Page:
Proper training of healthcare professionals is especially important, as there is currently a shift from aggressive care to palliative and supportive care. According to Reynolds, part of the conversation with patients is “to get an understanding of what they think are the goals of care.” In line with this thinking, Reynolds believes that it is important for clinicians to understand the values of the patient and their family and what types of medical care are acceptable depending on the patient’s expectations. The Aging Institute has developed a certificate program for nurses and nurse aides to instill these very principles. Both the nurse aid and nursing tracks of the program emphasize the critical thinking and problem solving skills necessary to handle geriatric health concerns. The Aging Institute also provides seminars and educational programs for nurses and other healthcare professionals that address social and ethical issues unique to elderly patients, such as ageism and social support.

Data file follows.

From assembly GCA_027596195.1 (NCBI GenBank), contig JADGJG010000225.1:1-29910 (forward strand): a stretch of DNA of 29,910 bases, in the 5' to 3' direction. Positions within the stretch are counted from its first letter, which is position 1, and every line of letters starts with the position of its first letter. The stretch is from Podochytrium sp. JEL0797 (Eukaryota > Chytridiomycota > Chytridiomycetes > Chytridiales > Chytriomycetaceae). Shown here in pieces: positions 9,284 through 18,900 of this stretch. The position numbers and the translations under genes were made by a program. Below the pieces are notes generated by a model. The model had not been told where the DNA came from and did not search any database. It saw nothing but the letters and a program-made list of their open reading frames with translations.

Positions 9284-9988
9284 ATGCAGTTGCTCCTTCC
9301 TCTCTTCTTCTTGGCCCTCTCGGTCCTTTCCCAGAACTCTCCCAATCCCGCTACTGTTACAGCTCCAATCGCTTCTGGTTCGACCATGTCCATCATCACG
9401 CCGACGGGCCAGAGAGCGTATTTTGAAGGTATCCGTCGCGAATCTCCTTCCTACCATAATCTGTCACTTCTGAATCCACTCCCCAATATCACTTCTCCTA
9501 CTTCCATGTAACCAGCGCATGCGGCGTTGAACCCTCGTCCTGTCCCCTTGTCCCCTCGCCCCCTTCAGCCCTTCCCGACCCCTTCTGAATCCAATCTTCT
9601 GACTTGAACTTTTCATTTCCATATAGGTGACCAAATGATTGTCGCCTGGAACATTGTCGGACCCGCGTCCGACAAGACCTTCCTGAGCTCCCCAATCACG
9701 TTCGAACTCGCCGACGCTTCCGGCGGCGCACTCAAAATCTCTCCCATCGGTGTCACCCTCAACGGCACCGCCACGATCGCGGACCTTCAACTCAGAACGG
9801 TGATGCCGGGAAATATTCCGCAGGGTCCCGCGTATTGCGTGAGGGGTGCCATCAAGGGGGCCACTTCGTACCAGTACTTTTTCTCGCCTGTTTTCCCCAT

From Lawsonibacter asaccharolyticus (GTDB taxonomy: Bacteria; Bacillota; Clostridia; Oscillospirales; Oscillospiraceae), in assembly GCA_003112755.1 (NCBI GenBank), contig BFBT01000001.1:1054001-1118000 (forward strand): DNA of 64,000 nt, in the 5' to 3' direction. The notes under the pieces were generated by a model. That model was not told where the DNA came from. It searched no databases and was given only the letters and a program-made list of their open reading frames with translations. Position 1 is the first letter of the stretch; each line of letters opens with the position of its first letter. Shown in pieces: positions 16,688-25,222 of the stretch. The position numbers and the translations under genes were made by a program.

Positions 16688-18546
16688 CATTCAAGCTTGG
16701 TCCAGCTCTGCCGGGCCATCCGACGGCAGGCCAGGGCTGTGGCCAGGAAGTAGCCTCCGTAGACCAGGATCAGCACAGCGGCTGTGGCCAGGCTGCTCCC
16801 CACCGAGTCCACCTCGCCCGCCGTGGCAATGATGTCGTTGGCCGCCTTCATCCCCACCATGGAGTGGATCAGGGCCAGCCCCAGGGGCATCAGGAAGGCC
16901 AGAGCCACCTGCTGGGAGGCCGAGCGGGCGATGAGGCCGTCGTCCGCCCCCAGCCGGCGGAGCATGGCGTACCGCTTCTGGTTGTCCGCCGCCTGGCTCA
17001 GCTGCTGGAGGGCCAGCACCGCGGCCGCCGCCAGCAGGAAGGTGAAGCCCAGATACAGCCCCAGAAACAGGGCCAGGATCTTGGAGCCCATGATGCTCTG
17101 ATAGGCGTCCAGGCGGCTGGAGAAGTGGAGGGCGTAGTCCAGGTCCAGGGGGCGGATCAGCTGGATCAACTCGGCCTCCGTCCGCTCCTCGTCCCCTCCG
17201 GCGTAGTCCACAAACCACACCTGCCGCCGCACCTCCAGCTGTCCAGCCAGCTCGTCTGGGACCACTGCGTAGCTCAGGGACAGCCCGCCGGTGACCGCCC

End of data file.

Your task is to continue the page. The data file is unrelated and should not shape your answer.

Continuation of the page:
In addition to educating healthcare professionals, the Aging Institute equips home caregivers with resources to care for their aging family members. According to Reynolds, assisting home caregivers is vital because, often times, geriatric patients who “can’t or won’t come into clinic are some of the neediest people in the aging spectrum.” In many ways, the Aging Institute reduces the stress of what can be an exhausting role by connecting caregivers with nursing services as well as aging agencies that provide home assessments for safety. As the role of the caregiver evolves with the changing health of their family member, the Aging Institute may also connect caregivers with respite care services, as well as supportive mental and medical services. 

Beyond providing resources for patients, caregivers and healthcare professionals, the Aging Institute sponsors research that focuses on ways to improve the trajectories of aging over a long period of time. The investigational studies involve collaborations across the entire Pitt campus, including the School of Medicine, the School of Education, the Psychology Department and more.   

“Part of what we try to do in the Aging Institute is to fertilize conversation across these centers of excellence,” Reynolds said. “And we’re having good success in doing that.”